The Colorado Department of Agriculture has released all bovine trichomoniasis quarantines in the state.
“While this is good news for Colorado’s cattle producers, continued vigilance is important to protecting this state’s herds,” said Commissioner of Agriculture John Stulp. “I encourage ranchers to keep informed and continue testing their herds to help prevent this spread of this infection.”
So far in 2008, 37 Colorado facilities in 16 counties have had trichomoniasis quarantines. There were no quarantines imposed during the year in Archuleta County.
In 2007, there were a total of 14 counties with trichomoniasis quarantines. Archuleta was one of those counties.
“Trich” is a costly, yet preventable, infection that can affect dairy and beef cattle. If bulls become infected, the percentage of open cows can increase from 5 to 30 percent. Trich is a venereal disease of cattle caused by Trichomonas foetus (T. Foetus). The T. foetus infection causes fertility problems, such as early embryonic death or abortion of the calf, and is asymptomatic in bulls.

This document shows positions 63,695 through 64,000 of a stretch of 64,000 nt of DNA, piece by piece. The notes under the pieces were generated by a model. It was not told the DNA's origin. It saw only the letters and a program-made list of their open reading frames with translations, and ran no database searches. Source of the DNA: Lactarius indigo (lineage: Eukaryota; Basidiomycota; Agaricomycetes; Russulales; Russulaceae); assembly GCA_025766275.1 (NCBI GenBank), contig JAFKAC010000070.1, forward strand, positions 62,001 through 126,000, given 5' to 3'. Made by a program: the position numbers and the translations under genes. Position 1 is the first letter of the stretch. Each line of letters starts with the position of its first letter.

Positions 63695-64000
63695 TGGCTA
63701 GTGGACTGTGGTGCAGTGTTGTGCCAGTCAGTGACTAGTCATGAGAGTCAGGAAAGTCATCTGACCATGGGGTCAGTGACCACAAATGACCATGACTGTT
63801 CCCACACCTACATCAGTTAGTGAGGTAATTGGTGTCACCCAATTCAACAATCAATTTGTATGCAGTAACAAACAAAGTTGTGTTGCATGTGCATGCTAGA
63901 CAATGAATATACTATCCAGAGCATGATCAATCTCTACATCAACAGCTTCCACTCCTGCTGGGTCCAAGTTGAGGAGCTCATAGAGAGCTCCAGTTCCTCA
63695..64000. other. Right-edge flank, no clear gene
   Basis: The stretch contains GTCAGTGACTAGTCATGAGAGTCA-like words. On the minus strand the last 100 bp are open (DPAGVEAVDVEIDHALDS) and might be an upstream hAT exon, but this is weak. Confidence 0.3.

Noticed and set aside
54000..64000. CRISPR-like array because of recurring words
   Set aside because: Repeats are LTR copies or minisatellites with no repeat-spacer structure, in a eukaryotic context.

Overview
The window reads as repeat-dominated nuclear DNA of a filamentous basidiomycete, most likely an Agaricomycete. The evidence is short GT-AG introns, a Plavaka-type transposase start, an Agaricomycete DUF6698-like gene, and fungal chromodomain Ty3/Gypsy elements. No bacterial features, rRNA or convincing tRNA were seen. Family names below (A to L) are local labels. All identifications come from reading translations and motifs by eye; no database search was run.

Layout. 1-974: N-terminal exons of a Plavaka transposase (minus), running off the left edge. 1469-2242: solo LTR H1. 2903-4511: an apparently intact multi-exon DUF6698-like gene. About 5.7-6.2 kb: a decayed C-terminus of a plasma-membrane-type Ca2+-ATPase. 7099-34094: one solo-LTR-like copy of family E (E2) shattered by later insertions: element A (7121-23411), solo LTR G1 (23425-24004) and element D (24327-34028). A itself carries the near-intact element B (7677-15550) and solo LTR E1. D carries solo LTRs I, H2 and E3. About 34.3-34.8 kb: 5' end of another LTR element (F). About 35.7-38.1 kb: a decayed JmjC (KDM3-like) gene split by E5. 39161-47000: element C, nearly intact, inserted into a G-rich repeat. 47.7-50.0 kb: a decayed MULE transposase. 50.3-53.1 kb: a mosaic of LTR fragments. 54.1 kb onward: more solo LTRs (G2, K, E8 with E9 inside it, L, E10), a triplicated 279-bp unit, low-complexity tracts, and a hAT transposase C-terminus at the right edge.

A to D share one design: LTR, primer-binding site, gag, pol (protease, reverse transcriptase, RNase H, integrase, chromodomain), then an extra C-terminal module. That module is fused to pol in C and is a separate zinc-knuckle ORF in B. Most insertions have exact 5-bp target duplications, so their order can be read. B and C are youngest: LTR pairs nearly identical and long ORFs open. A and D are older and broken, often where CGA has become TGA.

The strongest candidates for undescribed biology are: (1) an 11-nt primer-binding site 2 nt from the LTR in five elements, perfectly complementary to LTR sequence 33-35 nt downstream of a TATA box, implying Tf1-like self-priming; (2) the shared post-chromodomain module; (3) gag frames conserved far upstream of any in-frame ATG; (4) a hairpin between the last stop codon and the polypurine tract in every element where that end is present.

Colorado trich regulations require all non-virgin bulls changing ownership or being transported into Colorado be tested for T. foetus unless the animal is going to slaughter. Bulls on public land grazing permits or with grazing associations must also be tested prior to turn-out.
CDA is forming the Trichomoniasis Scientific Advisory Committee to look into the science of trichomoniasis. The committee will be made up of CDA staff, CSU employees and members of the CSU Extension service. The group will look at the science of “trich” including how it is transmitted in the field and diagnosed in the laboratory. The next step will be to translate the task force’s findings into practical outcomes that may involve changes in rules, policy and educational efforts and have those potential changes reviewed and discussed within the livestock industry.
Several diagnostic laboratories across the state offer trich testing; samples must be taken by an accredited veterinarian and results will be available between four to six days. For testing questions call CDA Animal Industry Division at (303) 239-4161.
An updated map highlighting the number of quarantines and their counties can be found by visiting www.colorado.gov/ag and clicking on the “Bovine Trichomoniasis” links.